R1b-U106 increased EEF in Scandinavians

Mmiikkii

Regular Member
Messages
462
Reaction score
72
Points
28
Ethnic group
southern EUROPEAN
https://www.google.com/amp/s/genomicatlas.org/2021/04/25/genetics-of-the-nordic-bronze-age/amp/
I was reading this blog post about the Nordic Bronze Age.

IMG_20220727_172611.jpg
But this caught my attention.

It basically says that R1a conquered Scandinavia before than R1b, something that makes total sense, since this is the coldest climate subgroup of R1.

During Battle Axe Culture there were 75% Yamnaya, today's Scandinavians are 50%.

Which makes me think R1b-U106 existed in more temperate N. Germany for quite some time, and mixed with the descendants of southern agriculturalists before partially conquering(introducing themselves into) Scandinavia.

Possibly U106 became relevant during the Nordic Iron Age because of their contacts with the Romans.
 
I've read differently. I've read that a lot of the early Corded Ware carried R1b, but that later on during the Bronze age it was largely supplanted by R1a, for whatever reason. I might be mistaken though, or going off of outdated conceptions.

The article also posits that R1b-U106 was likely an early Corded-Ware lineage, along with basal L51 in general.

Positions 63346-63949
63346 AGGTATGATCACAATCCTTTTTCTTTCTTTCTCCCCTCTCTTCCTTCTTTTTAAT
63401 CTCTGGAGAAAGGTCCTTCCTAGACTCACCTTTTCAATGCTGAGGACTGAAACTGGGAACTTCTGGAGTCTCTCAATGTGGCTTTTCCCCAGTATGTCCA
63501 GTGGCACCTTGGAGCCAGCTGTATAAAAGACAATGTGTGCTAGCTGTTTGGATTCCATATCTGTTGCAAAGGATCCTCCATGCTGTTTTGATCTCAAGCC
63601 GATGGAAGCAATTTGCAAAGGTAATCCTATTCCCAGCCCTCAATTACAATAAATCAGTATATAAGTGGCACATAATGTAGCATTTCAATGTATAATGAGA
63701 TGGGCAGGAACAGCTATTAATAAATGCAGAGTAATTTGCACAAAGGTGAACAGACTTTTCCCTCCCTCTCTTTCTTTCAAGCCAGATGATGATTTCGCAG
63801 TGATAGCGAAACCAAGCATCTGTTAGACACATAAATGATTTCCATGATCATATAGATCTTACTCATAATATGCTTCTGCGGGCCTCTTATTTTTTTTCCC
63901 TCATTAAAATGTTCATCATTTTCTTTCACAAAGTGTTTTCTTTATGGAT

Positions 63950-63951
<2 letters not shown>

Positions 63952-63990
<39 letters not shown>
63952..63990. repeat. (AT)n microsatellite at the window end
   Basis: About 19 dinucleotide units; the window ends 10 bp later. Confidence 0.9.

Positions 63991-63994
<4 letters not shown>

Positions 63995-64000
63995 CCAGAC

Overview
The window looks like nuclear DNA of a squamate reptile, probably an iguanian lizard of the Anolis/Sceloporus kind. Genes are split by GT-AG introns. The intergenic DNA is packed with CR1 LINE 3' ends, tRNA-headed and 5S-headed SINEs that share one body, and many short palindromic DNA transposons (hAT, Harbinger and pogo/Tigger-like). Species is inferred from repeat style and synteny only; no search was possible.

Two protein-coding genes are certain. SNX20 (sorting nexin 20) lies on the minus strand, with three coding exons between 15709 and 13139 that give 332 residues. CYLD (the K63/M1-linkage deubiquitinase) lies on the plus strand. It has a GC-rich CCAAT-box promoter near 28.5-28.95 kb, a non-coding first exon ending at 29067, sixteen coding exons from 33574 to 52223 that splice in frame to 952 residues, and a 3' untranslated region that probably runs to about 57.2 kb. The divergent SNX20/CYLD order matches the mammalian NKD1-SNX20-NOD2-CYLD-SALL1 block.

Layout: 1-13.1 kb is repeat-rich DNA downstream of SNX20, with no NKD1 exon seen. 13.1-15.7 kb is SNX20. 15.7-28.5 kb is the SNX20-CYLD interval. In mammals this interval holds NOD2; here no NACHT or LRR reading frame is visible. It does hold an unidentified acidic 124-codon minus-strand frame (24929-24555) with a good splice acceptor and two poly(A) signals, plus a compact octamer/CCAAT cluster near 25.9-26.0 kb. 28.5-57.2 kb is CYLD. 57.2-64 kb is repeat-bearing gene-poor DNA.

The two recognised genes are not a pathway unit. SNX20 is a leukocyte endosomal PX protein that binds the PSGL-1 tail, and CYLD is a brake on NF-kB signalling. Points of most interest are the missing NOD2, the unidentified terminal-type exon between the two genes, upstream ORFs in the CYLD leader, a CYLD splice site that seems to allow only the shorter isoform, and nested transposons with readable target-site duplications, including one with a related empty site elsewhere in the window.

I'd link the article I read it from but my post-count isn't high enough. The website is called Indo-European.eu and the article I'm referring to should be the first one that shows.

There could have been later U106 coming from the later Single Grave, then Bell-Beaker, then Unetice cultures that had picked up some EEF, and brought it into Scandinavia in waves or whatnot, and culminating in the Nordic Bronze Age and the birth of the Proto-Germanic language and culture.
That's my speculation, anyway.
 
Wait, never mind. I didn't read your post carefully enough. I don't think our understandings or points contradict in any significant way.

R1b would have predominated among the earliest Corded Ware, but R1a probably would have been predominant in Scandinavian Battle Axe culture, so I think you're on the right track, and your further explanations pertaining to EEF and U106 make sense.
 

This thread has been viewed 1926 times.

Back
Top